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Sunday, March 8, 2009

Auto-Translation for YouTube Captions

The subtitles of YouTube videos can be auto-translated. If you click the arrow icon in the bottom right of a video and it shows “CC”, that means it has closed captioning; click it to turn it on. Next to the CC icon, you’ll also find an arrow, and hovering over it shows the Translate menu entry, where you can select from a variety of from and to languages. The translation quality may be good enough to get the point across at times, and bad enough to cause head-scratching (or worse: misunderstandings) at other times.

Let me back-translate from German a video by Google’s Matt Cutts so you can get a rough idea about the quality of the auto-translation. I’ll try to keep the spirit of the German translation, e.g. by making an error in English where there was an error in German. Note this is not a necessarily representative sample, and it only covers a single language pair:

Hallo zusammen. Welcome back to another video. We do that, what, where, when we speak, on a conference and we’re talking about something importantly, not only questions and answers, we talk about our presentations a bit later and put it this way people can follow, see the slides, and hopefully learn a bit.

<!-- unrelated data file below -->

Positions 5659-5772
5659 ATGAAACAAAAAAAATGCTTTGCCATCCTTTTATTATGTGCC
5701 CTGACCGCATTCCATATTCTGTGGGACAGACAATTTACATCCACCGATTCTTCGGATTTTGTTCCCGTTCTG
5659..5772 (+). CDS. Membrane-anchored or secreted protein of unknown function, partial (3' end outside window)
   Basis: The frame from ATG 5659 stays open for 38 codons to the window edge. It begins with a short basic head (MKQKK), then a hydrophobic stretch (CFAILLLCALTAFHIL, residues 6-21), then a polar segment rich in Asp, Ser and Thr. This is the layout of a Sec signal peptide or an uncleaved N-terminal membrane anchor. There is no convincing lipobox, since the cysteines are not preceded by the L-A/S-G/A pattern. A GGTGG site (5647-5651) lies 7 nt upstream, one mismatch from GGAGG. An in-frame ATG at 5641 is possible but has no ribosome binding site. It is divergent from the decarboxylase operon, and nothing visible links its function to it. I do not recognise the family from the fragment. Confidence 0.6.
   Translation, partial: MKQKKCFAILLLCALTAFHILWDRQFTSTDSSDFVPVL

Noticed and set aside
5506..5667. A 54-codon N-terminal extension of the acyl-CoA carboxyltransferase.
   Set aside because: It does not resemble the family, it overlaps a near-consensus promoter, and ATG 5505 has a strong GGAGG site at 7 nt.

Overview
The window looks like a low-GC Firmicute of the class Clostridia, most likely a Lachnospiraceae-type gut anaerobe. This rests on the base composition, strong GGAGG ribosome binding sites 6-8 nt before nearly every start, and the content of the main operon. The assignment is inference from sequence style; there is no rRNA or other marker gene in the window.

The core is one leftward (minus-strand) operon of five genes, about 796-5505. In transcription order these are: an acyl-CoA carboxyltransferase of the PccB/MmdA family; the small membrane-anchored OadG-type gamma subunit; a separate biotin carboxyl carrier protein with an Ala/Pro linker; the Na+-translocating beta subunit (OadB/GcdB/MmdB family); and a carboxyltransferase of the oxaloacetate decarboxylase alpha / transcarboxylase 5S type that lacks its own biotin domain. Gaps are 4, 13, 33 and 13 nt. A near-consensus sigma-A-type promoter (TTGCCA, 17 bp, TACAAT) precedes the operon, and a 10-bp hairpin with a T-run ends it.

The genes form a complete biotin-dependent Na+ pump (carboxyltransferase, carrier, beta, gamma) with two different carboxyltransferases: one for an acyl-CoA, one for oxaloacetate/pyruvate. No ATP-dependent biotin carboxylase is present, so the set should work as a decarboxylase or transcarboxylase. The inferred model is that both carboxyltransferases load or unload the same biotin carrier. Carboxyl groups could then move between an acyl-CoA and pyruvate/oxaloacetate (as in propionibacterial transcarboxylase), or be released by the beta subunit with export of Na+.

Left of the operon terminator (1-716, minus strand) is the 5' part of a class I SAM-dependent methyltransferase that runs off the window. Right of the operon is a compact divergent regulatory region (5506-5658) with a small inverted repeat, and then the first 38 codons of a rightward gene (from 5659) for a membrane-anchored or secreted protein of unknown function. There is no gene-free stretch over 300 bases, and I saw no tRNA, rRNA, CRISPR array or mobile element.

Today I want about the canonical link element. And that is something which Google, Yahoo! and Microsoft all knowing, that they supporting in the future to the SMX West. So the date will going to be, that we will this announce, will be February 12th 2009, and the funny thing is, that Charles Darwin was born this day 200 years ago.

This way I started with a slide where I abgedroschen joke, and I said, whether or not you believe the Netz was intelligent by Tim Berners-Lee, or if you think to develop the web needs, either this is an open standard or, which helps people to improve the internet. And due to we way saying, what is a big problem, that people these days, webmasters, SEOs, website owners on the internet?

[Via Matt Cutts.]


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